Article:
Figure 1. ATG5 K128R mutation abrogates conjugation to ATG12 and formation of the complete complex. (A). A schematic representation of the two complexes used to identify putative autophagy-unrelated interactors of ATG5: the complete complex encompassing ATG5-ATG12/ATG16 and a minimal complex comprising ATG5-ATG16. The K128R point mutation was predicted to impede covalent conjugation of ATG5 to ATG12 leading to the formation of only minimal ATG5-ATG16 complex. The complete complex is essential for autophagy, while the minimal complex is more likely to have autophagy-unrelated functions. (B). Western blot analysis demonstrating the absence of ATG5-ATG12 conjugation in Arabidopsis transgenic line expressing ATG5K128R -TAP. α-actin was used for protein loading control. (C). The ATG5K128R mutant fails to restore autophagy in ATG5-deficient cells. Confocal microscopy demonstrating accumulation of autophagic bodies (white arrowheads) in the vacuole of Arabidopsis protoplasts. Protoplasts were isolated from atg5-1 Arabidopsis plants expressing GFP-ATG8a and transformed with plasmids encoding ATG5-TAP, ATG5K128R-TAP, ATG5-TagRFP, and ATG5K128R-TagRFP. To induce autophagy, protoplasts were treated with 5µM AZD and 1 µM ConA for 24 h prior to imaging. Scale bars, 10 µm. (D). Representative pictures of two-month-old Arabidopsis plants under normal growth conditions (16 h 150 μM light, 22 °C). The ATG5-TAP fusion protein is expressed under the native ATG5 promoter complements the autophagy-deficient phenotype of the atg5-1 mutant, unlike the ATG5K128R-TAPa mutant.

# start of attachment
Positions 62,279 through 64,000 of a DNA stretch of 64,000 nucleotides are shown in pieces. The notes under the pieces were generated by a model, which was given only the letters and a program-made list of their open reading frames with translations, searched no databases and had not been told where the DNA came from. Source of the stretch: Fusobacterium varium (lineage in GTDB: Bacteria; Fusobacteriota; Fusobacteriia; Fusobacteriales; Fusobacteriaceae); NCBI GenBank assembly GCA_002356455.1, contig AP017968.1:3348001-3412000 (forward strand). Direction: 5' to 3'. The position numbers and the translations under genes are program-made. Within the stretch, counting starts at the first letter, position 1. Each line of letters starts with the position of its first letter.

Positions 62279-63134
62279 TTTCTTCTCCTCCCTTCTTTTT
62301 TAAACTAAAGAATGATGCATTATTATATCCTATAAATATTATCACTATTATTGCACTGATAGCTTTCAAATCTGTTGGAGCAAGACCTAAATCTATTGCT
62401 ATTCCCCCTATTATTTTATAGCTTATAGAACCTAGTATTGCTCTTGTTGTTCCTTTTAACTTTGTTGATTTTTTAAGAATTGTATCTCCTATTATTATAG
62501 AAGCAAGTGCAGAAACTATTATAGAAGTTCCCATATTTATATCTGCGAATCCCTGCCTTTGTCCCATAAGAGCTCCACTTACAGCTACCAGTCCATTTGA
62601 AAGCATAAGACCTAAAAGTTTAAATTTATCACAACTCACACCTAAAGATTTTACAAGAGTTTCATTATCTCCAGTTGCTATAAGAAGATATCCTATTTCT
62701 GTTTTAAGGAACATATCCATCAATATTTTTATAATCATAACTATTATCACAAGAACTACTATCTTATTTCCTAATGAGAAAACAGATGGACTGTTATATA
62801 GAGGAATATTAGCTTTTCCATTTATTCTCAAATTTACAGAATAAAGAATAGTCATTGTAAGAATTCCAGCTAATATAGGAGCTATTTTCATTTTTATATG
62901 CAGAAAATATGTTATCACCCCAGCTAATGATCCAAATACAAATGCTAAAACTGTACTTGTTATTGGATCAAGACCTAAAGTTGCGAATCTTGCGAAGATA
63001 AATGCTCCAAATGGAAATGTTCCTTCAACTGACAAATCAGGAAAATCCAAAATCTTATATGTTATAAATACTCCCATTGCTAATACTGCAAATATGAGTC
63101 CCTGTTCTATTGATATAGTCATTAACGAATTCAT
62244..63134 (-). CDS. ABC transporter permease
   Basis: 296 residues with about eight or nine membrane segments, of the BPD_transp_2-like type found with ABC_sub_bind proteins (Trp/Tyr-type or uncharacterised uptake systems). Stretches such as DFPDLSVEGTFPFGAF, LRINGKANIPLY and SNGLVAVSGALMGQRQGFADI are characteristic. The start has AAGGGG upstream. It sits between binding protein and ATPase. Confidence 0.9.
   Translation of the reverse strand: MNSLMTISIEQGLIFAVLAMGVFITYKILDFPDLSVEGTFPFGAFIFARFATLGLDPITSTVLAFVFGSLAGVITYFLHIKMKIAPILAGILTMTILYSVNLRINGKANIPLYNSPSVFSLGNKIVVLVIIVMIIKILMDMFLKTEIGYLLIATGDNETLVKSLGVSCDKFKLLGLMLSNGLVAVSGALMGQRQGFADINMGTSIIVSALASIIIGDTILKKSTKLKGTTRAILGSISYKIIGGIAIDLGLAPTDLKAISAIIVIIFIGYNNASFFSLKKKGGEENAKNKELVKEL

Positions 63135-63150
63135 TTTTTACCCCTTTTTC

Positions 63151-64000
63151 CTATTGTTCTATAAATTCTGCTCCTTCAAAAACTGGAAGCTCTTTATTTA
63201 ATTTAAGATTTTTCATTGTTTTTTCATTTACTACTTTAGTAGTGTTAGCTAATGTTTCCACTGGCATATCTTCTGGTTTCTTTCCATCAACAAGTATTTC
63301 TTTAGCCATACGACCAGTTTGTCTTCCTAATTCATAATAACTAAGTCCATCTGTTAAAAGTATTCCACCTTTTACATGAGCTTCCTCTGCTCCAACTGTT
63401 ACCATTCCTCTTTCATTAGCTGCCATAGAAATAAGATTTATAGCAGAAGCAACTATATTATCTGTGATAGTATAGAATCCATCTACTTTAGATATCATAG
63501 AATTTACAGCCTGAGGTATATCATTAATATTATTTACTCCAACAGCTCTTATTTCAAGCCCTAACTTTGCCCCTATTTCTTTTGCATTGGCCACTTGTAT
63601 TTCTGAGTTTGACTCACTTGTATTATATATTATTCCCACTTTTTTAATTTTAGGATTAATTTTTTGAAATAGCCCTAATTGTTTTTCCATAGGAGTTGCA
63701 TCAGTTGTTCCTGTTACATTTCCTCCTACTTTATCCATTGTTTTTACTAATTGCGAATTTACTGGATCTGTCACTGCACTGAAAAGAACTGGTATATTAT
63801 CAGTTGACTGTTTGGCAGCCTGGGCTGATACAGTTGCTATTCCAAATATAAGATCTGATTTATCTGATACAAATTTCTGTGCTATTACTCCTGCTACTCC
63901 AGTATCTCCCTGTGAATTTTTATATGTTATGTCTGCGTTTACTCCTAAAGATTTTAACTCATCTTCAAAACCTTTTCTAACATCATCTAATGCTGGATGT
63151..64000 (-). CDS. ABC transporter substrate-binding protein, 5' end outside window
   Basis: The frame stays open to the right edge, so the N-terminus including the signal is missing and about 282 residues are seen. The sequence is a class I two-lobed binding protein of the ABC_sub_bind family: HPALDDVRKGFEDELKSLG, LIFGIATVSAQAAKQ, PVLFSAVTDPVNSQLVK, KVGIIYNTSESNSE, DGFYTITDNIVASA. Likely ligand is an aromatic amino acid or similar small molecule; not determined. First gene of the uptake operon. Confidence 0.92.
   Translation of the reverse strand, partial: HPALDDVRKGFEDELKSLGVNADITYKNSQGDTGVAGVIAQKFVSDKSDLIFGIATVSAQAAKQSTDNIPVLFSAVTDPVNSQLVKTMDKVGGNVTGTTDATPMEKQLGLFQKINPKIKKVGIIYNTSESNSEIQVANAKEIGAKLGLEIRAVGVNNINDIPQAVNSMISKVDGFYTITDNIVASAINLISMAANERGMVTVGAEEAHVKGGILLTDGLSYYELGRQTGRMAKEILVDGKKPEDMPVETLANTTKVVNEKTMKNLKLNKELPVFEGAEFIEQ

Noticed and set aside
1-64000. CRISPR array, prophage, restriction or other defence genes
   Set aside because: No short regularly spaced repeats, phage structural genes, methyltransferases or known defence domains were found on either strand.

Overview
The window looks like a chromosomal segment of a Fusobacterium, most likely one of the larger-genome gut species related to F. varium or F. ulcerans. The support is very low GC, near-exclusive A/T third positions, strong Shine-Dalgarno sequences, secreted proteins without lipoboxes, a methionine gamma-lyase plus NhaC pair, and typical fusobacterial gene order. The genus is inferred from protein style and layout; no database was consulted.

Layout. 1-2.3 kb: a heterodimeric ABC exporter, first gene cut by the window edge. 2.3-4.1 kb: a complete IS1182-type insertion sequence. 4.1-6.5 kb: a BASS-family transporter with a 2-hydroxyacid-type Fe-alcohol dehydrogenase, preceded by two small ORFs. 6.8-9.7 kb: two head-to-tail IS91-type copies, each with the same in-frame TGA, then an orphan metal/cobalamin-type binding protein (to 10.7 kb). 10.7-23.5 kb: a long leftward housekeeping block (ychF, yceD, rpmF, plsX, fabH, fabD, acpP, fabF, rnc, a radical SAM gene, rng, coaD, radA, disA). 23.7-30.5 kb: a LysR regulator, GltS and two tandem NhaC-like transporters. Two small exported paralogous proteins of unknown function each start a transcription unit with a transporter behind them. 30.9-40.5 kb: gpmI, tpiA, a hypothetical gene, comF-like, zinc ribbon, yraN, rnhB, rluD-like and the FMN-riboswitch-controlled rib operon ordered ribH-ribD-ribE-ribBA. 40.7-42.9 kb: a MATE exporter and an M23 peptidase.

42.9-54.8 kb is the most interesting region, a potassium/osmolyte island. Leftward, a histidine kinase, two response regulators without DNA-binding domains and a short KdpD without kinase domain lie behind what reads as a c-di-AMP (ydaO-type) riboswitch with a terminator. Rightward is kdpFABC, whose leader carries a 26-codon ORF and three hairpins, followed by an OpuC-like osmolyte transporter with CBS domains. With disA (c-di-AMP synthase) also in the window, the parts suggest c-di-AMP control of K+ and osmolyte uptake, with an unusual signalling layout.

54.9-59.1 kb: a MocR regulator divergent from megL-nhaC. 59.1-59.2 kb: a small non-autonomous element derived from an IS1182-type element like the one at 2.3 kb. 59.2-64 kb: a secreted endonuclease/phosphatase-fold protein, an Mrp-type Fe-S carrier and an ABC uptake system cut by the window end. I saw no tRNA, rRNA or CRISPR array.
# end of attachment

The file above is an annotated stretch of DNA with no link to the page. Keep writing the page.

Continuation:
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Figure 2. ATG5 and ATG5K128R interactomes overlap only partially. (A). Post-translational modifications identified using LC-MS/MS. Phosphorylation of Lys183 was detected for both ATG5 and ATG5K128R, while phosphorylation of Ser187 was detected for ATG5 only. Additionally, we observed phosphorylation of Ser7 for ATG12A. (B). Venn diagram displaying partially overlapping interactome networks of ATG5 and ATG5K128R. Eighty-five proteins were found in ATG5 pull-down samples only, indicating that those might be interactors of either complete complex or of ATG12. Eighty-two proteins were pulled down only with ATG5K128R indicating that they might be interacting with the individual ATG5 form, potentially the region masked in the ATG5-ATG12 conjugate. Eighty-eight proteins were shared between ATG5 and ATG5K128R pull-downs, suggesting that those might be interactors of the minimal complex. (C). STRING analysis of the selected interactors pulled down with ATG5 only, ATG5K128R only and with both types of baits. (D). List of selected proteins pulled down with ATG5 only, ATG5K128R only and with both types of baits.